Let’s be clear: Ex Machina is a terrible movie. Its depictions of women, especially Asian women, are damaging and disturbing. It is the epitome of a white man’s attempt to be profound and progressive while failing to understand what empowerment looks like (here’s a hint: it’s not a white female-coded sex bot dismembering a decommissioned Asian female-coded sex bot and appropriating her body). But underneath all of… well, that, is there anything salvageable in this film? Yes, actually. Where the plot, characters, writing, directing, and most of the acting drag the film down, there is one key element that hints at its potential: the setting.
Ex Machina’s setting is simple on the surface (Nathan’s bunker-like mansion/research facility in the middle of the wilderness) yet conveys a level of thematic complexity that tells a story on its own. The interior, despite its opulence, functions as both a classic horror house and a prison with its many representations of isolation—from locked doors only accessible by keycard to the lack of windows in certain rooms to the fact that the location is only accessible by helicopter. Several of the rooms, particularly the kitchen and the hallway with the masks, while not small, feel contained—a medium shot in these location contains multiple barriers (walls, counters, etc.) surrounding the characters, essentially trapping them in the frame. The set also conveys a sense of voyeurism, expressed through the extensive use of both surveillance cameras/footage and glass walls.
In contrast with the prison-like interior, the breathtaking exterior shots of the Norwegian landscape evoke the desired sense of freedom, where the isolation reads as a luxury rather than a means of torment. The wide shots convey a grandness of scale, as opposed to the tightness of the interior set.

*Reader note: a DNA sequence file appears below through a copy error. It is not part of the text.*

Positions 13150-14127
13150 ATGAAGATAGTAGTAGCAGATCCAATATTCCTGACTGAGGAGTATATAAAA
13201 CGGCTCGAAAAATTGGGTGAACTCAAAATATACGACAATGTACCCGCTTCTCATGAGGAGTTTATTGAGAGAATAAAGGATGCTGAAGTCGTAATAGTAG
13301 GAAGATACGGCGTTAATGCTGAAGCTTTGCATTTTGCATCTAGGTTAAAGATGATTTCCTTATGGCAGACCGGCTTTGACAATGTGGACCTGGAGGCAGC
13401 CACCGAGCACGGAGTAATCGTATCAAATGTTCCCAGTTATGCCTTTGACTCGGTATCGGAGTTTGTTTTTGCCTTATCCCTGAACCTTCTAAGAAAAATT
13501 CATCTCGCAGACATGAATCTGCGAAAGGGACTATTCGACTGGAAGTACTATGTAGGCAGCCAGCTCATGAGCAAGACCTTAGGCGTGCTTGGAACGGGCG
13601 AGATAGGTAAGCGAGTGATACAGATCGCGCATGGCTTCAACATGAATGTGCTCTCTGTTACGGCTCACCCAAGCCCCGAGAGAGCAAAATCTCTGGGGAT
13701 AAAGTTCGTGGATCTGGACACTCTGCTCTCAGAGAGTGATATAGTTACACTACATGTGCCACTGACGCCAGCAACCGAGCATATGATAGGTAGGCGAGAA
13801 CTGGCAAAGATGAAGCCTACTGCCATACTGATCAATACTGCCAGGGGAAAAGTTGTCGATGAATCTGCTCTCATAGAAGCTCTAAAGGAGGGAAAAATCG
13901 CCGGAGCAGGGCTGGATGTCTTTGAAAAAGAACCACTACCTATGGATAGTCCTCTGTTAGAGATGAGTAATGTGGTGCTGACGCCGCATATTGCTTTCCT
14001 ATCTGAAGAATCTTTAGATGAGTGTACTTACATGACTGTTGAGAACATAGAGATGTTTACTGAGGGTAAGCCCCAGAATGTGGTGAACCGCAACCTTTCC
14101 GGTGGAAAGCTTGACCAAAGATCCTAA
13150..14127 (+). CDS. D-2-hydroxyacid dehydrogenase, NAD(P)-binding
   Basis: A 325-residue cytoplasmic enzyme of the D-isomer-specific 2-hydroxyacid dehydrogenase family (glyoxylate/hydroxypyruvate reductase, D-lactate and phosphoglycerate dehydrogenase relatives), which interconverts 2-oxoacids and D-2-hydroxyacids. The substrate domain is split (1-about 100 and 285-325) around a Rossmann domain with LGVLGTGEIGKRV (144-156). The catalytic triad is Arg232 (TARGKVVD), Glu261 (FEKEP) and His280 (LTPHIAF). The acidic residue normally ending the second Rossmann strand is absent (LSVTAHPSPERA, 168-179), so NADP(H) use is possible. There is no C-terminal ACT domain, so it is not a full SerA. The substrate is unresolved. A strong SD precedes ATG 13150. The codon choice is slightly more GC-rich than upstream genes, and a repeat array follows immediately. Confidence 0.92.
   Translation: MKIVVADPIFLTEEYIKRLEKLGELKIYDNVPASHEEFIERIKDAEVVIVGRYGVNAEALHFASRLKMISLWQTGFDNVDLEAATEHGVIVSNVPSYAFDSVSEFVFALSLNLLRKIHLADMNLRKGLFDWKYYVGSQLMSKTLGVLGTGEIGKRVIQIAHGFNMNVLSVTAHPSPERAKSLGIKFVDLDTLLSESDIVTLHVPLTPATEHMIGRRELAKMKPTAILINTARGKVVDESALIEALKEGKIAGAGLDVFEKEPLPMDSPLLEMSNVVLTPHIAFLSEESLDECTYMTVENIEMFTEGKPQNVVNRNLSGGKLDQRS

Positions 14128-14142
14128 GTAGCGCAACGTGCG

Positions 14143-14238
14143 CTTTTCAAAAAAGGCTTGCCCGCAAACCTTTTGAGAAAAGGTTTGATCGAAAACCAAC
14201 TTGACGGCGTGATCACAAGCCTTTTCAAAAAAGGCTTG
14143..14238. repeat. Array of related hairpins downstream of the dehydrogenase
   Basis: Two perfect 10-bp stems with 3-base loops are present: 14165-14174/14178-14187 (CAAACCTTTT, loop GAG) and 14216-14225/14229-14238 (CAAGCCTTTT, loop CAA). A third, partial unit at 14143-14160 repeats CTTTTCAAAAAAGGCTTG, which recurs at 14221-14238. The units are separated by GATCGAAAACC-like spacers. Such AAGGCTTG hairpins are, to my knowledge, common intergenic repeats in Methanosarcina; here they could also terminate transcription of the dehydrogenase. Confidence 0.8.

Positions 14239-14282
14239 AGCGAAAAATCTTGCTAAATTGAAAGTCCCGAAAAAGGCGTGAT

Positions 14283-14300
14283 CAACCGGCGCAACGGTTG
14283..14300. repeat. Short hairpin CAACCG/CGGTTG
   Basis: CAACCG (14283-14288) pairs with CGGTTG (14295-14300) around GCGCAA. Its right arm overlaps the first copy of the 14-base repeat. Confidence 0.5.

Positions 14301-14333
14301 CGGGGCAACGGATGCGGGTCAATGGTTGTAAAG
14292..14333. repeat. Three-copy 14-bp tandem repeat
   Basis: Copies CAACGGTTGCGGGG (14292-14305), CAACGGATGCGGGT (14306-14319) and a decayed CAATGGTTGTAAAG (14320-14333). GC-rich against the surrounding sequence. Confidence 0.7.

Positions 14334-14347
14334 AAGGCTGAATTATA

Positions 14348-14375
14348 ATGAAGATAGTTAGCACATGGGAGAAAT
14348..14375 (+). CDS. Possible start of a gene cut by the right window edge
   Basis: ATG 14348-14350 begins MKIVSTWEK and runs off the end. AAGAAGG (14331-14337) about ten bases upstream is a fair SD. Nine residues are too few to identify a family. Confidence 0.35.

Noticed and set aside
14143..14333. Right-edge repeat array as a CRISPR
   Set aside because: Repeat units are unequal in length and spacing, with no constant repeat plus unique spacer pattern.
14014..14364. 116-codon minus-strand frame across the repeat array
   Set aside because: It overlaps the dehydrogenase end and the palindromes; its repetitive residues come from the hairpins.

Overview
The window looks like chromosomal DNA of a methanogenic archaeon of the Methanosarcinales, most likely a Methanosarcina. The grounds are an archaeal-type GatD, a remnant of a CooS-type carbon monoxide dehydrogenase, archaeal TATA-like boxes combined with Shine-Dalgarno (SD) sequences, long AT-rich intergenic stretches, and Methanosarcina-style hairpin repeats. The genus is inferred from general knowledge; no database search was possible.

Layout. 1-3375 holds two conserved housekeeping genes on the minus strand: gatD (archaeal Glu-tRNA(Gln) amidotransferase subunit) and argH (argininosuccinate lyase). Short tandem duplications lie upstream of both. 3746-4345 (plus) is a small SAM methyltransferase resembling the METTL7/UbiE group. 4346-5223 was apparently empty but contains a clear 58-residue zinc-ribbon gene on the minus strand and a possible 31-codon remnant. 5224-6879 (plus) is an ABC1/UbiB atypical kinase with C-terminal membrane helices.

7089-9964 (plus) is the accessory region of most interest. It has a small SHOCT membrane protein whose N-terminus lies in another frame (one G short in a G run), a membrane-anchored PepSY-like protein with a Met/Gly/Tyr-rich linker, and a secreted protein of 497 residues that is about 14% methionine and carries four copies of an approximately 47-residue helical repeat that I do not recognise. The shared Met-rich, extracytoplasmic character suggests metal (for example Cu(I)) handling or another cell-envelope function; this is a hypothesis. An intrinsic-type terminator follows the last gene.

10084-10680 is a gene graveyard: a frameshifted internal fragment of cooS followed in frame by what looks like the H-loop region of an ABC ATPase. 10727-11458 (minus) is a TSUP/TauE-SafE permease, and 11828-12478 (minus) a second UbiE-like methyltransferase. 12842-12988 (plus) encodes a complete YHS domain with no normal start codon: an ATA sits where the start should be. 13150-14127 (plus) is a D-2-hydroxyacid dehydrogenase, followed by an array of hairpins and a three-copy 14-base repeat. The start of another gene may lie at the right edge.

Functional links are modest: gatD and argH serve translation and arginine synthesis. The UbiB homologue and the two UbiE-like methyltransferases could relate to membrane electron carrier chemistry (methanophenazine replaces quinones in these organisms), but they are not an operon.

The lighting emphasizes this contrast—the bright, warm light of the exterior shots evokes feelings of truth and comfort compared to the interior, with its extensive use of high key and heavy shadows. The decision to go with the flat, harsh red lighting during the power cuts, while a little on the nose, was a good choice. Rather than plunge the set into darkness, this extreme light carries subtext of danger, mystery, and the implication of both truth and lies. Truth in the sense that the flatness of the lighting (compared to the heavily shadowed light in Nathan’s office) makes it so everything in the shot is illuminated. Nothing is hidden. Yet at the same time, this truth is distorted (and, you know, dangerously red). This lighting also works its way into the plot, where every time the power cuts, Ava’s words or actions simultaneously convey a truth and a lie.
In the right hands, Ex Machina’s setting offers a powerful visual foundation for an intriguing sci-fi/horror/thriller film to explore themes of freedom and identity. Unfortunately, even the most beautiful Norwegian landscape shot can’t make up for the macabre carnival of misogynist power fantasy we ended up with.